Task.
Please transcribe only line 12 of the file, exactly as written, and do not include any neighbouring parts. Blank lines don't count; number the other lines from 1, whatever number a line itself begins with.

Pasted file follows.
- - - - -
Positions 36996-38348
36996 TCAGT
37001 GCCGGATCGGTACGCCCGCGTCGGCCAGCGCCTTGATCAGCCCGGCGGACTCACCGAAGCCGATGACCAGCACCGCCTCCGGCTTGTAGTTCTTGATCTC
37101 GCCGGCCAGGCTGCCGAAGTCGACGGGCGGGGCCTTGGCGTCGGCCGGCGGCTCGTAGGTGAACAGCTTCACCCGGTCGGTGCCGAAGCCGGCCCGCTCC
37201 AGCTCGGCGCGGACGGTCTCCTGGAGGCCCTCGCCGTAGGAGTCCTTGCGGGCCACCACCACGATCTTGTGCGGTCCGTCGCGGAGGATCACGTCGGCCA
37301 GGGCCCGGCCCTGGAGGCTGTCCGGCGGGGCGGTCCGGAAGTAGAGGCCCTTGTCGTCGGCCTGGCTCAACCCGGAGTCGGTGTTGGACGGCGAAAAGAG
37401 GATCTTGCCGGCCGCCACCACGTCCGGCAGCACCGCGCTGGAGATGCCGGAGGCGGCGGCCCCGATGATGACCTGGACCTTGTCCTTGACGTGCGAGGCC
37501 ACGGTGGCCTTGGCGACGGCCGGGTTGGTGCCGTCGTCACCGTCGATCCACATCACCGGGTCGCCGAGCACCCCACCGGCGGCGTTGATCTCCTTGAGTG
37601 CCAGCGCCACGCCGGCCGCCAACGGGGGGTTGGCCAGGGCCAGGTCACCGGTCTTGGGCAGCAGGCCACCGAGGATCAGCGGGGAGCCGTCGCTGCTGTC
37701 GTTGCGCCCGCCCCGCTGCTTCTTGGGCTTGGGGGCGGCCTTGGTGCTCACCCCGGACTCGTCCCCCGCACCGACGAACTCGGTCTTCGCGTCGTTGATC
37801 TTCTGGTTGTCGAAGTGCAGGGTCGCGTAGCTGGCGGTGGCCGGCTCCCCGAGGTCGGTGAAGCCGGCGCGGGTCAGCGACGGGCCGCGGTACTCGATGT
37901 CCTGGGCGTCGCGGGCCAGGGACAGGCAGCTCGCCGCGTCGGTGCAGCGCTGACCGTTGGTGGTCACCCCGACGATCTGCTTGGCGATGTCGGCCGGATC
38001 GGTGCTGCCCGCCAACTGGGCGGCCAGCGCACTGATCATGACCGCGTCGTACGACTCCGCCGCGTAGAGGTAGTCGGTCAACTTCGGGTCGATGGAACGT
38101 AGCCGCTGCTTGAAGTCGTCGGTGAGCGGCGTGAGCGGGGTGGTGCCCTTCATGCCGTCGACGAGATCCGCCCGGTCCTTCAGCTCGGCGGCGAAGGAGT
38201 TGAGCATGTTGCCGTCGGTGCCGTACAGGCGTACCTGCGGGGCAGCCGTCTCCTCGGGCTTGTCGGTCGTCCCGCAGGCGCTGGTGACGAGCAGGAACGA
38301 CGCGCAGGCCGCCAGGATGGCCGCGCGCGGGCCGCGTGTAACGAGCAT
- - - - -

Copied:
37901 CCTGGGCGTCGCGGGCCAGGGACAGGCAGCTCGCCGCGTCGGTGCAGCGCTGACCGTTGGTGGTCACCCCGACGATCTGCTTGGCGATGTCGGCCGGATC